Volume 1 Issue 3
Feeding Behaviour of Larval European Sea Bass (Dicentrarchus labrax L.) in Relation to Temperature and Prey Density
Stefano Malavasi, Giacomo Cipolato, Carla Cioni, Patrizia Torricelli, Arianna Manciocco, Enrico Alleva, Mattia Toni*
The feeding behaviour of larval European sea bass (Dicentrarchus labrax, L.) was analysed in relation to temperature and prey density under controlled laboratory conditions with the aim to assess the ability of larval fish to change the feeding tactic as a response to environmental changes. Larvae were acclimated for 20 days at three different temperatures (19, 22 and 26°C), and their feeding behaviour was then video-recorded in experimental trials, at two prey densities, consisting of swarms of 400/l and 1440/l Artemia nauplii.
Valve Activity in Cultured Oysters Exposed to Sudden Increases in Salinity
Timothy Williamson*, David Tilley, Yang Tao
The submergence of live cultured Crassostrea virginica in high salinity seawater (> 28 parts per thousand, ppt) is a practice the seafood industry may consider for enhancing taste and marketability. We investigated the response of triploid C. virginica, cultured in mesohaline areas of Chesapeake Bay, to sudden exposure to elevated salinity in artificial seawater. Valve activity and duration of valve closure was recorded for three levels of salinity—14 parts per thousand (ppt), 22 ppt, and 28 ppt—in aerated 17-liter aquariums for 72 hours.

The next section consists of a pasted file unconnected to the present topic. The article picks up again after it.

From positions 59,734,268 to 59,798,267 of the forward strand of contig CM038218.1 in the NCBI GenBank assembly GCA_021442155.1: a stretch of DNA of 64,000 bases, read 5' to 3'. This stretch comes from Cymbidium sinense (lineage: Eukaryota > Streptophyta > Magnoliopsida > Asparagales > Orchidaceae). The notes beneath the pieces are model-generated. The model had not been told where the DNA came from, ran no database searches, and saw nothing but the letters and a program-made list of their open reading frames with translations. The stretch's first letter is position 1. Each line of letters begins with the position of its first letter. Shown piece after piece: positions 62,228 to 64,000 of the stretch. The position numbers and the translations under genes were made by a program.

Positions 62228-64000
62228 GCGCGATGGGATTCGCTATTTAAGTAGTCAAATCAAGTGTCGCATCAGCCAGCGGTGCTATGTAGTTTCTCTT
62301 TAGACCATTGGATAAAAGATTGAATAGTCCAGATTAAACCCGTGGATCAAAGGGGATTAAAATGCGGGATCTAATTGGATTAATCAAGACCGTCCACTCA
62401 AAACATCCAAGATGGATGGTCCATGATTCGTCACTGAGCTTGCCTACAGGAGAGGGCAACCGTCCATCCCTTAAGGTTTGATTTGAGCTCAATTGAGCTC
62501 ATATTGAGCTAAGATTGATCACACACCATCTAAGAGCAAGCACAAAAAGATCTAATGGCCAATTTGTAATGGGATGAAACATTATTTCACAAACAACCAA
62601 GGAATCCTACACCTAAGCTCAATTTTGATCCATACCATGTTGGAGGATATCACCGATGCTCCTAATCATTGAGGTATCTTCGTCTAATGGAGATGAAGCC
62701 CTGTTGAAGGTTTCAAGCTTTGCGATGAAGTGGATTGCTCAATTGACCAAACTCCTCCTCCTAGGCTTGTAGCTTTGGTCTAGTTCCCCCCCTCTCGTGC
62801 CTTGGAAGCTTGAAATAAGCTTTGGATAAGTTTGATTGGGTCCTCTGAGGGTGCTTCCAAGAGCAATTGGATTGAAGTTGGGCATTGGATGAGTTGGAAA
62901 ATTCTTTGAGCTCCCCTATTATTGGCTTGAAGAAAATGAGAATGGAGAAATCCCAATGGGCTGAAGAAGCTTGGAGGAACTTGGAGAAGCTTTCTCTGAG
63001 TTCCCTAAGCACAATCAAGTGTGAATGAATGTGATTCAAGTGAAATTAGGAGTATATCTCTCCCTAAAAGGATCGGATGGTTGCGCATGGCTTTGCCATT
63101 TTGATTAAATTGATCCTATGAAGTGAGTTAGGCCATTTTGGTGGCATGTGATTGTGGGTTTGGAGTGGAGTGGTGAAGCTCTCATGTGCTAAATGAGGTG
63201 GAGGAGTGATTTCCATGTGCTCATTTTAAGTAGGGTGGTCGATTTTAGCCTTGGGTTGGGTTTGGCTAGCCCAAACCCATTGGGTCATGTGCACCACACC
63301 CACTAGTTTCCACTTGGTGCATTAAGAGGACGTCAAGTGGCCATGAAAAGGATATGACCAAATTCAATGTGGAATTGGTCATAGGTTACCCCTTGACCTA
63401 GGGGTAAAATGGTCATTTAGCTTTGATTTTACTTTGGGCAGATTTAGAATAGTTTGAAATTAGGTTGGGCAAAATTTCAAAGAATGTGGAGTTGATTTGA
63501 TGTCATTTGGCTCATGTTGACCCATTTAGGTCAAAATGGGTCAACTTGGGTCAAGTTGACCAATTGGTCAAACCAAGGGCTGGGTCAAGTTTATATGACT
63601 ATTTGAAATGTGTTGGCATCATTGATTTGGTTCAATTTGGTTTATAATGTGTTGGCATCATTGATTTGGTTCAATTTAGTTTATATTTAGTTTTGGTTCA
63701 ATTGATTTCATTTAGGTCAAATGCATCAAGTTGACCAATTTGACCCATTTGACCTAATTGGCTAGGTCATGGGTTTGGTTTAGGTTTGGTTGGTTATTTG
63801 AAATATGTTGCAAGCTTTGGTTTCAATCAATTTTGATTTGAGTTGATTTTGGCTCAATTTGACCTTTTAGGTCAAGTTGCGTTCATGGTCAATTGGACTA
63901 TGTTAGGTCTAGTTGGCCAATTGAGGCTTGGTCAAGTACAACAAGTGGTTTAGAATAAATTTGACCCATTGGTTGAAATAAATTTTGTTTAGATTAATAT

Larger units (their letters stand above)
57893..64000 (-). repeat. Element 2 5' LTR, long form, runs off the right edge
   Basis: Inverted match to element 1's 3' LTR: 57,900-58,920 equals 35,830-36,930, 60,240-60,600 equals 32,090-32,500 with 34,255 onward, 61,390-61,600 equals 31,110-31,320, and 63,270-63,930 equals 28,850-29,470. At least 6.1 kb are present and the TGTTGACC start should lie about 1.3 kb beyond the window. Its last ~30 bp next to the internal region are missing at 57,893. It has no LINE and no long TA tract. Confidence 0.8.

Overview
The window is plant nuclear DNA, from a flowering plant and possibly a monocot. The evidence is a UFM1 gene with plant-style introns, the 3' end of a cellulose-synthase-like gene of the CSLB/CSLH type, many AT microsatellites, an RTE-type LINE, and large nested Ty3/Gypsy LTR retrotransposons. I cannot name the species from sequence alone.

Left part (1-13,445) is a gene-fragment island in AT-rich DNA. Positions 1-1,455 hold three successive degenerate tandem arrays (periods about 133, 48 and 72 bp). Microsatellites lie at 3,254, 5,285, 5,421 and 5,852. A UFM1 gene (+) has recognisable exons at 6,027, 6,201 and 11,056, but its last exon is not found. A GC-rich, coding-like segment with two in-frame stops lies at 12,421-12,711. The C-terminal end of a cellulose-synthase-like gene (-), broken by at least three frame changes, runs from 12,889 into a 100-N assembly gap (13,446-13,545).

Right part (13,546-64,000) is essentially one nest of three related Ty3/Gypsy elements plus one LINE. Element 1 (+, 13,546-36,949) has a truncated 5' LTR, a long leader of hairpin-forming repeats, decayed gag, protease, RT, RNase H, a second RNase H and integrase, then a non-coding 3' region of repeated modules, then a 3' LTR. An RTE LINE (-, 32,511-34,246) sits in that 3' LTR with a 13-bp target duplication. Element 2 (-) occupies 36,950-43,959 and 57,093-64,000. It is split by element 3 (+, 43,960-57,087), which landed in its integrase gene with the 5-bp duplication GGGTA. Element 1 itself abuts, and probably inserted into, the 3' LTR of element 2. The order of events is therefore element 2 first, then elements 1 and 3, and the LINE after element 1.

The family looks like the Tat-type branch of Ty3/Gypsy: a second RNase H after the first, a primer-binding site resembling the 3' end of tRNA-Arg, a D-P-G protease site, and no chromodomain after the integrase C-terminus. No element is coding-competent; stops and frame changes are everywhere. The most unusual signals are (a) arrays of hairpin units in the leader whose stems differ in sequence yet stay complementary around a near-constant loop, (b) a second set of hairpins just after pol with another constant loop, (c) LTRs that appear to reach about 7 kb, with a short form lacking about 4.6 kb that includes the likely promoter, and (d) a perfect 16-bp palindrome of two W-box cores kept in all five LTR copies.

Effects of Salinity and Algal Diets on the Elimination of Cadmium in Crassostrea rivularis
Ni Wu, Zhenjv Li, Jieru Cao, Tao Niu, Huasheng Cheng, Tianjiu Jiang*
The present study aimed to study the effects of salinity (12, 16, 20, 24, and 28) and algal diets (Platymonas subcordiformis, Chlorella sp. and a mixture of P. subcordiformis and Chlorella sp.) on the elimination of cadmium (Cd) from oysters (Crassostrea rivularis). The Cd accumulation in oysters was also studied. The results showed that the accumulation of Cd in C. rivularis was related to the exposure time (P<0.01)
The Current Status of Grouper Culture Operations and Cost Analysis of the Industry in Taiwan
Benjamin C. Young, Shinn-Pyng Yeh, Rebecca H. Chung and Pai-Po Lee*
The main objective of this study is to evaluate the different operations sector and cost information in Taiwan grouper culture industry through survey. Results showed that, the most important cultivable species in Taiwan was orange-spotted grouper (Epinephelus coioides). Further, the farm size for grouper culture ranged between 1 to 5 hectares. The farmer had employed three or less farm staffs throughout the culture period. Moreover, the harvested grouper were mainly sold to wholesaler and to some regular customers.